‘Rastafari’ proved a miracle-worker for Daphne when it was released in 2013, and the versatile singer and dancer’s love songs have been blasting through speakers all over Cameroon since. ‘Calee’ won Song of the Year at the Balafon Music Awards, and has had over 17 million YouTube views. Daphne was born in Buea and raised in Douala, two towns which have greatly influenced her music.
He didn’t come in quietly, and that’s not how he plays. ‘Hein Pere’ was the anthem for a whole generation of youths who dreamed about making it big, and he played with heavy beats and carefully crafted videos to flaunt the lifestyle everyone dreamed of. Before we knew it, Stanley Enow was on every show and was being courted by artists eager to ride the wave he had created. In his next outing, he stuck to the recipe that worked the first time, building heavily on childhood playground songs to power his way through. Opinion is always divided on how good he really is. His followers are quick to point out his mass appeal, while detractors argue that he has little depth. We can all agree on this: he is one of the country’s most popular rappers, and certainly one of the most decorated.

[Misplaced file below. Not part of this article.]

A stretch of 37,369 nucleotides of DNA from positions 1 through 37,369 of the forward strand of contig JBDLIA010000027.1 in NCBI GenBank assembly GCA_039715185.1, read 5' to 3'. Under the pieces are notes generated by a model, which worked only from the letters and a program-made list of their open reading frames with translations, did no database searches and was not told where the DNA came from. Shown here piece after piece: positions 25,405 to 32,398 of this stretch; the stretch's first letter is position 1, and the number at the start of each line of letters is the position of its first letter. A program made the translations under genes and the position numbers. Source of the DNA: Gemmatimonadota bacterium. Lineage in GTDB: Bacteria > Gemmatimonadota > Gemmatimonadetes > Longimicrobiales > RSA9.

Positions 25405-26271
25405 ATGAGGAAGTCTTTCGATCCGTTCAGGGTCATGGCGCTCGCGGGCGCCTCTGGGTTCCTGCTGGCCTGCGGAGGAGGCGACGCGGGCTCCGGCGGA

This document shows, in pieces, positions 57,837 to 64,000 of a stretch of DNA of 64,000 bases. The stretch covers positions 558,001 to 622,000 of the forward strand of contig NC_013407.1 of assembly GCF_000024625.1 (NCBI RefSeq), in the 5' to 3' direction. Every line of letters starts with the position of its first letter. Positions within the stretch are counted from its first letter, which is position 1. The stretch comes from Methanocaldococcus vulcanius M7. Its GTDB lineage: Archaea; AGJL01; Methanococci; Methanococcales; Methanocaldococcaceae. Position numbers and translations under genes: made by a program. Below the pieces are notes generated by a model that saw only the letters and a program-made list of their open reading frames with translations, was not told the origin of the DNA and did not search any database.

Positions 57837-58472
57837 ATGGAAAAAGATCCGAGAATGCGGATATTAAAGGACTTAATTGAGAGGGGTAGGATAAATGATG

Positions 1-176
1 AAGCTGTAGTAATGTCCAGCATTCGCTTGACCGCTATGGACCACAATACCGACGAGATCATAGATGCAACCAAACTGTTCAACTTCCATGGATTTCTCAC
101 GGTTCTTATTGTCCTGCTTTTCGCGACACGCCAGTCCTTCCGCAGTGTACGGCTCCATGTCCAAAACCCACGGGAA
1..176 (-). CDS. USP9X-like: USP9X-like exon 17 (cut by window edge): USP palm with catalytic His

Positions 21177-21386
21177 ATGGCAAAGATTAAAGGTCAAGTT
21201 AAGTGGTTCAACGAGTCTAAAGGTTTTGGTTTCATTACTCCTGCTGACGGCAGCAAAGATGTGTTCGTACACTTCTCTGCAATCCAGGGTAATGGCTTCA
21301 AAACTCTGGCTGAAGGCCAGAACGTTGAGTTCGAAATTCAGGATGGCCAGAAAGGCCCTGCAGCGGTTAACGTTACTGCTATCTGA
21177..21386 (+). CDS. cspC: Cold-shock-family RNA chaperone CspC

A serial entrepreneur with a strong artistic upbringing in the Baptist Church, Joyce Babatunde has always pushed her creative limits. She’s a singer, rapper, spoken word giant and actor from Bamenda. After years running her handmade clothing line BABS Designs, she is finally going all out for music, and it looks like she’ll be the biggest thing to hit Cameroonian soul/jazz for a while. Her sensational performance of her debut track ‘My Everything’ on the nationally televised Goethe-Discovery Platform festival in June 2017 year drew a lot of praise and coverage on the BBC. We’ll be disappointed if she starts doing too many collaborations before she bares her own soul.